On June 11, 2019, the National Institute of Standards & Technology (NIST) released an updated white paper, detailing several action plans (https://csrc.nist.gov) for reducing software vulnerabilities and cyber-risk. In the paper, titled “Mitigating the Risk of Software Vulnerabilities by Adopting a Secure Software Development Framework (SSDF),” NIST provided organizations with solid guidelines to avoid the nasty—not to mention expensive—consequences of a data breach.
It is important to note that the SSDF is deliberately generic; it does not assume every organization has the exact same software security goals, nor does it prescribe an exact mechanism for achieving them. The main objective is implementing security best practices. As stated by the writer, Donna Dodson, “While the desire is for each security producer to follow all applicable practices, the expectation is that the degree to which each practice is implemented will vary based on the producer’s security assumptions. The practices provide flexibility for implementers, but they are also clear to avoid leaving too much open to interpretation.”
Of particular note were the specific inclusions around software security training for developers. We have known for a long time that developers need adequate training if they are to defend an organization from the very beginning of the software development process … but what is adequate, exactly? There are a lot of differing opinions out there. However, the envelope is finally being pushed in a direction that will ignite significant positive results.
There’s Security Training … And There’s Effective Security Training
There is a need for software security training to be more effectively implemented, engaged with, and tailored to the needs of the developer. Even now, in many organizations, it’s a “check-the-box” exercise at best. Perhaps there are a few hours of video training or even time spent on some classroom-based learning. The fact that there are large-scale data breaches every other day, perpetrated by attackers who are exploiting well-known (and usually, easily fixed) vulnerabilities, is evidence that software security training isn’t anywhere near as effective as it needs to be. And, perhaps most importantly, there is very little in place to verify whether the training was effective at all: Are vulnerabilities being fixed faster? Are vulnerabilities being reduced in code? Have people actually completed the training, or have they just clicked “next” to power through it?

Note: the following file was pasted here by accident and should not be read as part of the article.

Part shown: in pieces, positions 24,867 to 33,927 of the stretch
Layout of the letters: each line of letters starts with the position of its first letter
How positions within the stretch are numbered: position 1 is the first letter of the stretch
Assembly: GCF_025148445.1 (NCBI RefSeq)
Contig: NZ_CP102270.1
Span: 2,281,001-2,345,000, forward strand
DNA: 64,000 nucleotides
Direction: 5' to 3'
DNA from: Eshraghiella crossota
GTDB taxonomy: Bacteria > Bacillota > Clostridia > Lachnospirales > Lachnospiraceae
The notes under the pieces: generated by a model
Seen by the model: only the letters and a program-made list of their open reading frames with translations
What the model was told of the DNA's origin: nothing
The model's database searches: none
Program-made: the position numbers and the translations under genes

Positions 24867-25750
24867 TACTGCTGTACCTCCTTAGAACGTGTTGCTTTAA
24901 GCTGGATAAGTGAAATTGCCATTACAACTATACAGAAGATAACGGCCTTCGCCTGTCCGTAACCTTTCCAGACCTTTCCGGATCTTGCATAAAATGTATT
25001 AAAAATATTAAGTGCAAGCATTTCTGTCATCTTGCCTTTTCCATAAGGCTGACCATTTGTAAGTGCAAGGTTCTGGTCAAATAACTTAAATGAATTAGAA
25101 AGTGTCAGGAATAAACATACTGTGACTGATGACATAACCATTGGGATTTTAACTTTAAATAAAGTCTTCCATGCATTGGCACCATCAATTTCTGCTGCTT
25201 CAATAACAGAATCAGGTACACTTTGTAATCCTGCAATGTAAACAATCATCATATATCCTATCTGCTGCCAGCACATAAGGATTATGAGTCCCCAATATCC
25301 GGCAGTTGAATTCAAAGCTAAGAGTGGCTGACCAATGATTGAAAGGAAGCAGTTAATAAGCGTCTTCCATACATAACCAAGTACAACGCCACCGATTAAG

Developers are busy people, working hard to deliver to strict deadlines. Security is an inconvenience a lot of the time, and rarely are they equipped with the knowledge during their education to successfully mitigate cyber-risk. The word “security” usually comes up when a member of the AppSec team is pointing out flaws in developers’ work, making for a rather cold and dysfunctional relationship. It’s a “Your baby is ugly—go fix it” scenario.
What does this tell us? It’s a decades-old red flag that we are not doing enough to win developers over on security. They are not motivated to take responsibility or to seek out the tools they need to create software that is functional, yet made with security best practices in mind.
Developers are clever, creative, and love to solve problems. It is quite unlikely that watching endless videos on security vulnerabilities is going to excite them or help them remain engaged. In my time as a SANS information security instructor, I learned very quickly that the best training is hands-on, forcing them to analyze and be challenged intellectually, using real-world examples that test their brain and build on prior learnings. Gamification and friendly competition are also powerful tools to get everyone on board with new concepts that are useful and practical in application.
NIST’s guidelines specify the following: “Provide role-specific training for all personnel in roles with responsibilities that contribute to secure development. Periodically review role-specific training and update it as needed.” And later: “Define roles and responsibilities for cybersecurity staff, security champions, senior management, software developers, product owners, and others involved in the SDLC [software development life cycle].”
This statement, while not specific on the type of training, is still helping to keep security best practices top-of-mind. It is putting the onus of finding effective and specific training solutions back on the company, and this will hopefully result in developers being armed with the right tools and knowledge to succeed.
Culture: The Missing Link
Even if an organization is putting time and resources into training developers and other key staff members, and placing emphasis on their roles in preventing vulnerabilities and reducing security risk, the effort can often go to waste if the security culture of an organization remains fundamentally broken.